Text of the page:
IN 1955 I VISITED for the first time a traditional Nambudiri Brahmin home in a small village in southwest India. We sat on the verandah, which was spotlessly clean. Hospitality is a virtue common all over Asia, but my hosts' generosity was overwhelming. Delicious vegetarian dishes were served by the eldest son-mounds of rice surrounded by preparations made from a variety of vegetables, spices, pickles, and fruits, among which I recognized cocoanut, ginger, mango, and banana. I ate all these from a banana leaf on the floor by myself, watched with undisguised curiosity by the male members of the family. Earlier, I had bathed in a corner of the garden where numerous buckets of water were made available. These were followed by a towel and a mundu, the garment of unbleached cotton that the Malabar District Gazetteer describes as "a white cloth tied round the waist, tucked in on the right side, and hanging loose to the ground." I sometimes saw women's eyes through a window; more rarely, an elephant in the compound. At that time, though a student of the Vedanta, or "End of the Vedas," I knew little about the Vedas. I considered them ancient and distant, and it would hardly have occurred to me to connect them with my charming hosts. As it turned out, they spent most of their time bathing or engaged in Vedic ritual when I was not sharing their company.
During my second visit I was armed with a tape recorder, an upright Philips machine of ample weight and dimensions, which Professor van Buitenen had used in Poona, and which belonged to the Netherlands Organization for Pure Research (Z.W.O.). My heart sank whenever a little boy carried it on his head across a river. I recorded Kathakali and other Malayalam songs, a concerto by a famous singer, and increasing amounts of Vedic re- citation and chant. One result of these early researches was my book Nambudiri Veda Recitation, published in 1961.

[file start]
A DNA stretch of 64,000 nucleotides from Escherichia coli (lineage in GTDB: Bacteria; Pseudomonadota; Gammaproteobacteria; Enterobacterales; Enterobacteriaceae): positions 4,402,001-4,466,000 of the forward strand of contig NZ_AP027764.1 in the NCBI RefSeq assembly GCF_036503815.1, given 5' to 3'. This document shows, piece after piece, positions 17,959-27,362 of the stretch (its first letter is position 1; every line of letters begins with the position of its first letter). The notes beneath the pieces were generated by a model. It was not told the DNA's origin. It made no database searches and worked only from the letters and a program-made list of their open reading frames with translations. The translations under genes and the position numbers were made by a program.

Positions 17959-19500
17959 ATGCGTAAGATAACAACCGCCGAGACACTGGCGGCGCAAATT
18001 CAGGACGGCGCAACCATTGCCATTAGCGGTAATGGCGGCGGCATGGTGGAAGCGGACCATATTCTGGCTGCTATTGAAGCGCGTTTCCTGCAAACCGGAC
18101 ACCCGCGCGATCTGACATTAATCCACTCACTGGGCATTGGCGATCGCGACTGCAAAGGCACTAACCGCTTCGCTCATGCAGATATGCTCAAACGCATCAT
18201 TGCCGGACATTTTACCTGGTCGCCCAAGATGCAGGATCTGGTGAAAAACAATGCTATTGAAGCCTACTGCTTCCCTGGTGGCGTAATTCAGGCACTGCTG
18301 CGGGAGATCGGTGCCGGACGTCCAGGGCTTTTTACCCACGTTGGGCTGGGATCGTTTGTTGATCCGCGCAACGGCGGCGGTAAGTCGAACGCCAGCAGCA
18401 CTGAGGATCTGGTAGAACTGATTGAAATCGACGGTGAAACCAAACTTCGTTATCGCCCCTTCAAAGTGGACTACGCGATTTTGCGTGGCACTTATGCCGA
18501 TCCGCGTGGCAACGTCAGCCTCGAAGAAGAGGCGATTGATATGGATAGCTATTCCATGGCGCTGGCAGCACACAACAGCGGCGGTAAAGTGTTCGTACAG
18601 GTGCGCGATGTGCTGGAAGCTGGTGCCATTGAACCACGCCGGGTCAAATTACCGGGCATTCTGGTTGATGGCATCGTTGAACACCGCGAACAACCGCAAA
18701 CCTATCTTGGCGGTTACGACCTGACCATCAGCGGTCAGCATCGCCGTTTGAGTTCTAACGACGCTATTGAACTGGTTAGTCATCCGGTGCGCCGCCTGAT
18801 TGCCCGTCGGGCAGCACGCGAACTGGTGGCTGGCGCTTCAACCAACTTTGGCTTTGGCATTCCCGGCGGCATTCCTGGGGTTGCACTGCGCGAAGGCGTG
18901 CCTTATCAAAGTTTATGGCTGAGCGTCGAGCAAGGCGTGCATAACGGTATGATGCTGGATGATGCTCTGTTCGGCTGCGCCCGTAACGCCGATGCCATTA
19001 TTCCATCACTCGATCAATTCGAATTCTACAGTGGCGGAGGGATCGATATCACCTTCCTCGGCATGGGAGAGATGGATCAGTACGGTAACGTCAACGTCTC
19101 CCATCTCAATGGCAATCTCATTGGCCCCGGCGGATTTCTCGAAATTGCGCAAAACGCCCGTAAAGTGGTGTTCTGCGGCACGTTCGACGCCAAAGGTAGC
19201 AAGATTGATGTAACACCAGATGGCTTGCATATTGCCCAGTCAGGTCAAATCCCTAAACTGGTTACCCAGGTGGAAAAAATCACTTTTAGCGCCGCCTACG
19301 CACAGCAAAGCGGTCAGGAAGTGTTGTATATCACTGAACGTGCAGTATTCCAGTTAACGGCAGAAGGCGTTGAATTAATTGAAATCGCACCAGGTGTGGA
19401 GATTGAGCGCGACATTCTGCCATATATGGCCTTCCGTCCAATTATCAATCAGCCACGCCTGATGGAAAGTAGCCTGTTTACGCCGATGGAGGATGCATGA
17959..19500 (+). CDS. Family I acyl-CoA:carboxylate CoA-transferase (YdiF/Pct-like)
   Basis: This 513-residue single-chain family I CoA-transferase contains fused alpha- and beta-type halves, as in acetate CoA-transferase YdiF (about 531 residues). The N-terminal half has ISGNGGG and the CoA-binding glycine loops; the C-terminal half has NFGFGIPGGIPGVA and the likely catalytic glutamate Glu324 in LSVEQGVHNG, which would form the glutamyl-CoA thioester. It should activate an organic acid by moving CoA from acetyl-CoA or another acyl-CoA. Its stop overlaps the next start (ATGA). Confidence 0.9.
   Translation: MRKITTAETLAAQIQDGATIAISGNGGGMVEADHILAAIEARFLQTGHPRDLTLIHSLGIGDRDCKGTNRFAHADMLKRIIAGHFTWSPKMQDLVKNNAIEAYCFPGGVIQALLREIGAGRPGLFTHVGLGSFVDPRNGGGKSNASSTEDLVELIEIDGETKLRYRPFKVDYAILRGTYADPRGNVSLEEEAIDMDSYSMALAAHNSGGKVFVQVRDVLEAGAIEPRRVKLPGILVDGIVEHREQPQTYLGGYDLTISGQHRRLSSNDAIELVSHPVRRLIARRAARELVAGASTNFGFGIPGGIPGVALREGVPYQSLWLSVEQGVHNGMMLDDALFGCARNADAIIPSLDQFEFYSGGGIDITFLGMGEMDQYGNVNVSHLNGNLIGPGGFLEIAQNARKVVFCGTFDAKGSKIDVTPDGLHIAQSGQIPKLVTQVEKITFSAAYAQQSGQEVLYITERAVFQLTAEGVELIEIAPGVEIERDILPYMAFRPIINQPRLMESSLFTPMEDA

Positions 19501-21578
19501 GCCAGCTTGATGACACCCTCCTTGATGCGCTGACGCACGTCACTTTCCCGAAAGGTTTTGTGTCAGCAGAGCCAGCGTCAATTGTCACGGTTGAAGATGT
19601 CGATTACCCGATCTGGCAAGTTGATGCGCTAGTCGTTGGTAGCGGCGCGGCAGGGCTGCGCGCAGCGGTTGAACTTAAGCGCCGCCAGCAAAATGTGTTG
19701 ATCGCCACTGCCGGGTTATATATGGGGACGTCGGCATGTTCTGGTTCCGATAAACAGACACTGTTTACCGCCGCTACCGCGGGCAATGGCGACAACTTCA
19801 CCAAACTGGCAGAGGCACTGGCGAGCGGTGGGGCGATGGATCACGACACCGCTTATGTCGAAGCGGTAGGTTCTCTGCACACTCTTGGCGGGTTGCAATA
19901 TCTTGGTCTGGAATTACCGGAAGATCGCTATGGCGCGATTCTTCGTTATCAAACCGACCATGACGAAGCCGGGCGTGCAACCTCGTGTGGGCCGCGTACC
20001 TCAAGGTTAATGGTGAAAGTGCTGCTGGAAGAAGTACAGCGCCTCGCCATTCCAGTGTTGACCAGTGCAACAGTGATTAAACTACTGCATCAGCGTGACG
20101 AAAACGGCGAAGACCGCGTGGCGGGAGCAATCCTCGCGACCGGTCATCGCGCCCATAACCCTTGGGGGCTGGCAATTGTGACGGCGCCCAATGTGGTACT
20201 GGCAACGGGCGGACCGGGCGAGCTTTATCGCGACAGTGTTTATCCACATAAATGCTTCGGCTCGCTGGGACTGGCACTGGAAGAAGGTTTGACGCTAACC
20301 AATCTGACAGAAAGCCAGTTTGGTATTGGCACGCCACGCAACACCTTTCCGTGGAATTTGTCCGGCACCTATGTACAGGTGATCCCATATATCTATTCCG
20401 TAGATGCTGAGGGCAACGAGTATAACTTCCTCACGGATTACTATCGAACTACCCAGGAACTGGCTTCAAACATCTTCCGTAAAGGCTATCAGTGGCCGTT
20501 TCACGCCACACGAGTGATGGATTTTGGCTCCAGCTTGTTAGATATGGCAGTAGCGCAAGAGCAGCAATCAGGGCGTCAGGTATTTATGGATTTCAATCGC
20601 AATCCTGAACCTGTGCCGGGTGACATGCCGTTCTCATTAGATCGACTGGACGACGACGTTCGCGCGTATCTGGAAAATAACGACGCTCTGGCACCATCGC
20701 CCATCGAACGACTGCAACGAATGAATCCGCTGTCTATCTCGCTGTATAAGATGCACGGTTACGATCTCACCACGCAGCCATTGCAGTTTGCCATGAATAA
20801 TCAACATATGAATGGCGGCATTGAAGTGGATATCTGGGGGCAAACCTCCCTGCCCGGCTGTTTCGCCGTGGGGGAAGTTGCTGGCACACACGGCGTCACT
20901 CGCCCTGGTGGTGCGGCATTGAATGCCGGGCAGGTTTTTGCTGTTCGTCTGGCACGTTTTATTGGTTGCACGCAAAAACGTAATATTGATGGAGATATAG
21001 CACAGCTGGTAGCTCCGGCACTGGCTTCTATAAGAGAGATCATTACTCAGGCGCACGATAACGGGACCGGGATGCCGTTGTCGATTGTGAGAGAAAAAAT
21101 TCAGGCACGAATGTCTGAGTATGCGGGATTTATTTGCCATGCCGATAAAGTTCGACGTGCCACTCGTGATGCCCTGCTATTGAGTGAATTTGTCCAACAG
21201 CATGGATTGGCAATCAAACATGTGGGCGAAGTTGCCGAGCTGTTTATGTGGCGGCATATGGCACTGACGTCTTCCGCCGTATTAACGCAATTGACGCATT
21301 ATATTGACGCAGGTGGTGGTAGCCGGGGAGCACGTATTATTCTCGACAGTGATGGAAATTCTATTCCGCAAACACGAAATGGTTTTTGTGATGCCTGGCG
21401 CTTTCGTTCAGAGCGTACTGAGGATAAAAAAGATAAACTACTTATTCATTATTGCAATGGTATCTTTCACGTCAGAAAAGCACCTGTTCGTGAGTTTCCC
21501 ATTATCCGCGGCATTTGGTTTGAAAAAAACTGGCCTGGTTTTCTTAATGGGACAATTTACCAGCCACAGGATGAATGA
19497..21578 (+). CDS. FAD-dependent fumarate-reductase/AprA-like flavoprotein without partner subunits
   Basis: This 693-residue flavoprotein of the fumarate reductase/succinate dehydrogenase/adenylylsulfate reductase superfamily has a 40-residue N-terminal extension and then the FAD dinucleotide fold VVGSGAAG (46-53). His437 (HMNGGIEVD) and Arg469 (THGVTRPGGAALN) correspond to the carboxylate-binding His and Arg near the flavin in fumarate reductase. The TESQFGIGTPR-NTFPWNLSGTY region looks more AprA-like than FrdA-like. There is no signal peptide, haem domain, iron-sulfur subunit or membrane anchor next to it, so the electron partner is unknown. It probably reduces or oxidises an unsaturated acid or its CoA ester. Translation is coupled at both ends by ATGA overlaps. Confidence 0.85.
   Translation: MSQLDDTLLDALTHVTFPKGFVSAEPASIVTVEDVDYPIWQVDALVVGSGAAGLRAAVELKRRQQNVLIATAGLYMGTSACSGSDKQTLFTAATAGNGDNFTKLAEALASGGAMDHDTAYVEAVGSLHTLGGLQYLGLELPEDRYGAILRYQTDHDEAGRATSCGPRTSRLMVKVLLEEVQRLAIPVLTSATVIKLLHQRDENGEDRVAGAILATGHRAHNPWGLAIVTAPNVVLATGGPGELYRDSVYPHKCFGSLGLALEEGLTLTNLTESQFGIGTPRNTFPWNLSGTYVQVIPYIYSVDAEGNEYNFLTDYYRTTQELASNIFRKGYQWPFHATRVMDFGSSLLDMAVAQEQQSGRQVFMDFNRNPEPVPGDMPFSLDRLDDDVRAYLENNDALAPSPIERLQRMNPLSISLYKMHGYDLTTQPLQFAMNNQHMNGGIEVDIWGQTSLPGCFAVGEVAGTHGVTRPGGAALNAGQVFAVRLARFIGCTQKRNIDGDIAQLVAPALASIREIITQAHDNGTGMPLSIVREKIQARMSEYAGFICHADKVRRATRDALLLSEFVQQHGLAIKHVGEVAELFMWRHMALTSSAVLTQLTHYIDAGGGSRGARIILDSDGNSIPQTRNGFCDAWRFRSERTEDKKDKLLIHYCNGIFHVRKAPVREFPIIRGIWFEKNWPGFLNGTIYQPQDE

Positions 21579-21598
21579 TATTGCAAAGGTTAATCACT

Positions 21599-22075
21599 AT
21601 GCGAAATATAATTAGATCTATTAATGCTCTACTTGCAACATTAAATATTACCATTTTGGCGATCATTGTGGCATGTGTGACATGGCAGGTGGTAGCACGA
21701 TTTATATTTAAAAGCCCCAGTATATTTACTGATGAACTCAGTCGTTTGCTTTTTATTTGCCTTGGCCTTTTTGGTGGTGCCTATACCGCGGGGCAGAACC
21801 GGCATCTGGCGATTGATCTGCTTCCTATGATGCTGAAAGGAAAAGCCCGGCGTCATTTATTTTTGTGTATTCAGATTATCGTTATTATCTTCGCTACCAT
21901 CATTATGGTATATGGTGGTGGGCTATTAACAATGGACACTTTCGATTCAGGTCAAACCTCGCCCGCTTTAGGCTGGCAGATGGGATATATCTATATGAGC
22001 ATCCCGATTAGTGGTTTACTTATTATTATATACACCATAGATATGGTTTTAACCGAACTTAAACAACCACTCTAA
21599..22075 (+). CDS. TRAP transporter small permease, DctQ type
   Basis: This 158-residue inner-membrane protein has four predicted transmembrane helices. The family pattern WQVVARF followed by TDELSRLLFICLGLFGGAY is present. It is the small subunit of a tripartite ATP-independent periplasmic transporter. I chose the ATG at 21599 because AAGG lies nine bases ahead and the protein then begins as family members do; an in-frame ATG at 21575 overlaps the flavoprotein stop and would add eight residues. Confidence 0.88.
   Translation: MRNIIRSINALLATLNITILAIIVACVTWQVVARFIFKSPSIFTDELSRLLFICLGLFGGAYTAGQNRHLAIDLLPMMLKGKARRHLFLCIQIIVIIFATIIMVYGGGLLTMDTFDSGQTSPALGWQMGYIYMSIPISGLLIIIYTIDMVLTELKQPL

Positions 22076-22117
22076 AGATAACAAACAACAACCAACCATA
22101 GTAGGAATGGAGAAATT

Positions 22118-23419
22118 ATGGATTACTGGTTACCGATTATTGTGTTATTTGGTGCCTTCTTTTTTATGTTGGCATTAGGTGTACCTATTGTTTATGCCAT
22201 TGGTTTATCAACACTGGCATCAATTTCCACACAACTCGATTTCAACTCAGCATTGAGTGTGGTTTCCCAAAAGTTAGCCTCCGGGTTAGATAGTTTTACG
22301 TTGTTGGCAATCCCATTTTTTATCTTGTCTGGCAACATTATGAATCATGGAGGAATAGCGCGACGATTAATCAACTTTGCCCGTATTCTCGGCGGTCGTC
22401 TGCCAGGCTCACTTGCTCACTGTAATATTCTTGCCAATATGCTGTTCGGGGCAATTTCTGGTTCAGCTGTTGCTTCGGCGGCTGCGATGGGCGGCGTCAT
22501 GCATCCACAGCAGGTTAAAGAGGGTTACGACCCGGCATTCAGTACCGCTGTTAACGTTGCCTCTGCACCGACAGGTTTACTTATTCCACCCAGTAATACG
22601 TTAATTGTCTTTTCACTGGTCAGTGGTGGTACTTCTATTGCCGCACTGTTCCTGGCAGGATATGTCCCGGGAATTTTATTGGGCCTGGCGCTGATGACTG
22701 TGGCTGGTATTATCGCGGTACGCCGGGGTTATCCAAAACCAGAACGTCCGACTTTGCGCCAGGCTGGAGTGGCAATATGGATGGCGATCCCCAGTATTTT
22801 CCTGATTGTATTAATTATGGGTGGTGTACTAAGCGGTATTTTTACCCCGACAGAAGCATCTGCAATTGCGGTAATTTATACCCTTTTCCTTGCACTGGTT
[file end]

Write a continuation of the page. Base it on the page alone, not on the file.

Visits to Kerala of irregular duration followed in more rapid succession. In 1962 I was accompanied by J. E. B. Gray of the School of Oriental and African Studies. We made complete recordings, lasting some thirty hours, of the Rgveda recitations, Samaveda chants, and Yajurveda formulas that accompany the Agnistoma, a ritual celebration that lasts five days. We did not witness any such ritual. The Brahmins recited and chanted for our tape recorder, and the occasion was to them like a general rehearsal. We tried to gain access to a real performance, but none was at hand, and we would not have been allowed in any case. One Nambudiri offered to organize a faithful imitation of the ceremony, to be performed for our sakes, but we declined.
In the sixties, some leading Nambudiris became concerned about the weakening and possible disappearance of their Vedic traditions. At the same time I began to urge that their largest ceremony, the twelve-day Atiratra- Agnicayana, which had occurred in 1956 and had never been witnessed by outsiders, should be performed once more so that it could be filmed and recorded. After years of intermittent discussion, in which Professor EUR. Sreekrishna Sarma and Dr. Asko Parpola participated, the Nambudiris agreed. They asked only that in exchange for being given the privilege of attending, filming, and recording the performance, scholars help defray the cost of the ritual. The Agnicayana was performed from April 12 to 24, 1975. The circumstances that led to this performance are related in greater detail in the second volume of this book ("The Agnicayana Project": Part III, pages 456-475).